Tomb Raider Review (PC)

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“There are no heroes on this island, only Survivors”

Tomb Raider brings a harsher, darker, more mature take on a classic character in the gaming world, Lara Croft. Crystal Dynamics brought their ‘A’ game with this realistic reboot into the adventurous and dangerous world that the lovely Lara Croft brings us into. As you’re sucked into the peril Lara faces, you’ll soon find yourself concerned for her and what she is becoming. I’ve been asked many times what I can compare Tomb Raider to and I’d have to say it’s a little bit Batman: Arkham Asylum, a little bit Far Cry 3, and a little bit Uncharted. This game still stands on its own as Crystal Dynamic’s best work yet.

 

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Story

As expected, the story of Tomb Raider will take you on an emotional roller coaster feeling worried, happy, excited, and downright disgusted for our favorite female protagonist. The start of the story is a little on the slow side as it preps you for what’s forthcoming, but it does serve a nice intro into the kind of situations that will make you understand what Lara has to do to survive. You’ll go from the very linear, but intense, opening to big open maps where you may traverse and raid those tombs. The game progresses forward from map to map, backtracking from time to time, but you’ll never once feel like its tedious since there’s almost always a different way to travel. Upon the beginning you’re introduced to the crew of the Endurance and the disaster they sail directly into.

From the introduction I could already tell that I wasn’t going to care for half of these characters and towards the end I was sad to see that I was actually correct. It’s fine considering the one character you should care about is the one you’re enduring all this hardship with, but at times you’ll feel a bit angry with how flat everyone can be in comparison. This very well might be because of the top notch vocal and motion capture performances of Camilla Luddington as Lara. The most intriguing section in the main story is just how drastic of a change in Lara we see as the game progresses. We’ll see her going from this sweet-natured adventurer to a hardened killer up until the very end of the game, setting a much darker tone for Tomb Raider. This is something that is very different from the rest of the series, seeing as how Lara slowly finds it easier and easier to kill in the name of survival. One of the most interesting features was the persistent change that Lara shows physically.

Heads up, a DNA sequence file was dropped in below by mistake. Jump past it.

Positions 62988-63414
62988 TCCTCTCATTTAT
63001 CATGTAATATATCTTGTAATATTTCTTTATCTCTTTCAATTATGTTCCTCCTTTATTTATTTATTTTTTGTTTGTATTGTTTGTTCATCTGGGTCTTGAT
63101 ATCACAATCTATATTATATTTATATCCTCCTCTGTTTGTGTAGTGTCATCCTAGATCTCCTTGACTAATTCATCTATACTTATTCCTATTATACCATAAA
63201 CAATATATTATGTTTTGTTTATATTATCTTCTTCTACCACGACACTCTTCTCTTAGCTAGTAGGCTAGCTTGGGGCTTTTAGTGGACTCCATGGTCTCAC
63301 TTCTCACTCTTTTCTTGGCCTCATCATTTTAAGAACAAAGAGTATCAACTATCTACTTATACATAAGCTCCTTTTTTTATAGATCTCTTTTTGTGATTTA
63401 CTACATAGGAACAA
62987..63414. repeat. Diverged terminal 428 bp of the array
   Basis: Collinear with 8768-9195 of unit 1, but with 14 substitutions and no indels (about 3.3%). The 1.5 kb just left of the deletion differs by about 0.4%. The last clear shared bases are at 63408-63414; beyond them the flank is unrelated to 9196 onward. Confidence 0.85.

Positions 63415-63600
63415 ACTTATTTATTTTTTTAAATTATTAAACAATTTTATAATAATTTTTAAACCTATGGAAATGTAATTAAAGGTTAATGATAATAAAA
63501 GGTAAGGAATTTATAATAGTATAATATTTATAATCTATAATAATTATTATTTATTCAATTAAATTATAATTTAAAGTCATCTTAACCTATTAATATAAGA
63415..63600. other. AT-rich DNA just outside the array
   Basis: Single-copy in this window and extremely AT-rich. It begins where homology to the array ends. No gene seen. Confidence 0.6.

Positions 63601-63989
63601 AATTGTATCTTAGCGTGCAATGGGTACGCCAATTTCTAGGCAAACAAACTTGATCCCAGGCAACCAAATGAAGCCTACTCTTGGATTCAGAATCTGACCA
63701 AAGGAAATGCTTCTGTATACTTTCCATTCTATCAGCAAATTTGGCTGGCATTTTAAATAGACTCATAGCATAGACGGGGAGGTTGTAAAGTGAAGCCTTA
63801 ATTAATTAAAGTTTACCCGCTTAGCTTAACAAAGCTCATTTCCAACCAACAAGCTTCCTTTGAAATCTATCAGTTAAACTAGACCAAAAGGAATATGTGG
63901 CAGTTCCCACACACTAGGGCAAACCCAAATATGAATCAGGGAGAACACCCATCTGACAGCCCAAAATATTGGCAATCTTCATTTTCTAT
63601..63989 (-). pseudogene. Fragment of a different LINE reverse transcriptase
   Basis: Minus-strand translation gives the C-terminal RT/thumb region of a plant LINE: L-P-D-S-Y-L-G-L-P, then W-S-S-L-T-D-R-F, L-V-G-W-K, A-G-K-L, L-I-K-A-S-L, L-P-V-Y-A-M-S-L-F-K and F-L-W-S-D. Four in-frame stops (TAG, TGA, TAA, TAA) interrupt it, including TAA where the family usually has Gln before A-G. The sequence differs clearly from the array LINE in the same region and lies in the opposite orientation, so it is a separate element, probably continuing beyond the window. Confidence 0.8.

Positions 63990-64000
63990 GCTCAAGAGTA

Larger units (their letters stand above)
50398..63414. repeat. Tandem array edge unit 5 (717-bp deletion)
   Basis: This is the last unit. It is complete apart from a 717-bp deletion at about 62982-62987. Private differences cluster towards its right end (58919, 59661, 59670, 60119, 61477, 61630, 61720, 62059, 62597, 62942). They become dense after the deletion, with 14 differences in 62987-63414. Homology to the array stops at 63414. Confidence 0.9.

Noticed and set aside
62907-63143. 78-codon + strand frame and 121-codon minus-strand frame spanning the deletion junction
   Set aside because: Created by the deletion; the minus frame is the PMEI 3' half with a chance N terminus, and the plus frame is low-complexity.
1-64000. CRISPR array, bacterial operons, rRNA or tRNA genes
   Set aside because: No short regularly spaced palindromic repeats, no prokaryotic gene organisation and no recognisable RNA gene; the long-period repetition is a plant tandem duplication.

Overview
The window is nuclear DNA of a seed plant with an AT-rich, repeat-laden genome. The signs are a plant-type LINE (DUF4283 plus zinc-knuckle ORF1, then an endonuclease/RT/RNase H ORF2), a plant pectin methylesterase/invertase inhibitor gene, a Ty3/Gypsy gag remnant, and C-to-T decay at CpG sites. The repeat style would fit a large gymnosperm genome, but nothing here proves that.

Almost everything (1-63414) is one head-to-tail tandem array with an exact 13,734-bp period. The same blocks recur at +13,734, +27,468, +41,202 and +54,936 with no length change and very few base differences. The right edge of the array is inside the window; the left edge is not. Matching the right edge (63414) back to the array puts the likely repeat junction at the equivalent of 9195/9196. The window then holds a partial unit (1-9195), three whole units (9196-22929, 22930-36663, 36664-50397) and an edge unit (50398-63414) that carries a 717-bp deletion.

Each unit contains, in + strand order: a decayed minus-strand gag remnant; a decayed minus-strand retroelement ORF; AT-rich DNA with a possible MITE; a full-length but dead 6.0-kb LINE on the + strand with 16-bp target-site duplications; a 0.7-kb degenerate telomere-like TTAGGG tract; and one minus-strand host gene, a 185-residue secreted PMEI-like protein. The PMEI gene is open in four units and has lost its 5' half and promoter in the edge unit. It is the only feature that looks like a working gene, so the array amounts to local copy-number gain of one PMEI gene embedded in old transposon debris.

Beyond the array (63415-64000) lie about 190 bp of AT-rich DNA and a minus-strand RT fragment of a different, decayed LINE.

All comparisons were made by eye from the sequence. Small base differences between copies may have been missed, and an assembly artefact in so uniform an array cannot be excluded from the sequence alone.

What I mean by this is the subtle change in her appearance from being covered in mud, to blood, to cuts, and my favorite, the constant pain she endures from the wound she gets within the first few minutes of the game. Very few games these days, probably due to the inclusion of character appearance customization options, actually show a gradual change in characters that are so subtle that they really add to the story immersing you into the experience. The intense scripted moments and quick time events were very tastefully done and I never once felt like I had fallen out of the full experience. At times, however, it felt like things can get pushed a bit too far, but when you really sit and think about what you would do in the horrific situation Lara and her crew mates have been forced into, you’d do it all the same. All in all, you’ll love the adventure you’re set on as young Lara solves the mysteries of escaping the firm grasp of death and the peril the island she is stuck on throws her way.

Gameplay